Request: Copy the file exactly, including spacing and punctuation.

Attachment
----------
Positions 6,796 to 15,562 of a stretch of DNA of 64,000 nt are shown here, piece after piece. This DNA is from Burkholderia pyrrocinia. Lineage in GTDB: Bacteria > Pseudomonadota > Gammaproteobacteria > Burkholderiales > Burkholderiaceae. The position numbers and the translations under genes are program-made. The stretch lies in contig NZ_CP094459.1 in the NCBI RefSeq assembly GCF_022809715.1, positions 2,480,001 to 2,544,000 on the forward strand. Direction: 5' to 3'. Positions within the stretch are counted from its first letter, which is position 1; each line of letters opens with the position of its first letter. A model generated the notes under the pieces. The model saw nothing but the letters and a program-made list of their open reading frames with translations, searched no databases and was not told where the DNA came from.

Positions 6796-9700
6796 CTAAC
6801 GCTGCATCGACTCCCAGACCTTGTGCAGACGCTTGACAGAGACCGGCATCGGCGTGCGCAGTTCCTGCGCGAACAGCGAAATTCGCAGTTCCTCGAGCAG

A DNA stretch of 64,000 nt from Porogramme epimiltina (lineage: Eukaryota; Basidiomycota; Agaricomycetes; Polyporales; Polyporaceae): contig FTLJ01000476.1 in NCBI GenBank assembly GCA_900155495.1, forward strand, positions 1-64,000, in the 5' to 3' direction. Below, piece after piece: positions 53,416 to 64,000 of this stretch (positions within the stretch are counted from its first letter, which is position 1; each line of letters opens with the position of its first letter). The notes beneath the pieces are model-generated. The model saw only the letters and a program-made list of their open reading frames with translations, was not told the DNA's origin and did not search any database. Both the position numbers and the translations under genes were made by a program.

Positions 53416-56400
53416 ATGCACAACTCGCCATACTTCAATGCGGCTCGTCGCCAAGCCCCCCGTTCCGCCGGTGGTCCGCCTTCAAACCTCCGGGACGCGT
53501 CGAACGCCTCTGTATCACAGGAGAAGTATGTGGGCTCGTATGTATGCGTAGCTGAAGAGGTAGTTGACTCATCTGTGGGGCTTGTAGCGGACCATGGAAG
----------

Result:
Positions 6,796 to 15,562 of a stretch of DNA of 64,000 nt are shown here, piece after piece. This DNA is from Burkholderia pyrrocinia. Lineage in GTDB: Bacteria > Pseudomonadota > Gammaproteobacteria > Burkholderiales > Burkholderiaceae. The position numbers and the translations under genes are program-made. The stretch lies in contig NZ_CP094459.1 in the NCBI RefSeq assembly GCF_022809715.1, positions 2,480,001 to 2,544,000 on the forward strand. Direction: 5' to 3'. Positions within the stretch are counted from its first letter, which is position 1; each line of letters opens with the position of its first letter. A model generated the notes under the pieces. The model saw nothing but the letters and a program-made list of their open reading frames with translations, searched no databases and was not told where the DNA came from.

Positions 6796-9700
6796 CTAAC
6801 GCTGCATCGACTCCCAGACCTTGTGCAGACGCTTGACAGAGACCGGCATCGGCGTGCGCAGTTCCTGCGCGAACAGCGAAATTCGCAGTTCCTCGAGCAG

A DNA stretch of 64,000 nt from Porogramme epimiltina (lineage: Eukaryota; Basidiomycota; Agaricomycetes; Polyporales; Polyporaceae): contig FTLJ01000476.1 in NCBI GenBank assembly GCA_900155495.1, forward strand, positions 1-64,000, in the 5' to 3' direction. Below, piece after piece: positions 53,416 to 64,000 of this stretch (positions within the stretch are counted from its first letter, which is position 1; each line of letters opens with the position of its first letter). The notes beneath the pieces are model-generated. The model saw only the letters and a program-made list of their open reading frames with translations, was not told the DNA's origin and did not search any database. Both the position numbers and the translations under genes were made by a program.

Positions 53416-56400
53416 ATGCACAACTCGCCATACTTCAATGCGGCTCGTCGCCAAGCCCCCCGTTCCGCCGGTGGTCCGCCTTCAAACCTCCGGGACGCGT
53501 CGAACGCCTCTGTATCACAGGAGAAGTATGTGGGCTCGTATGTATGCGTAGCTGAAGAGGTAGTTGACTCATCTGTGGGGCTTGTAGCGGACCATGGAAG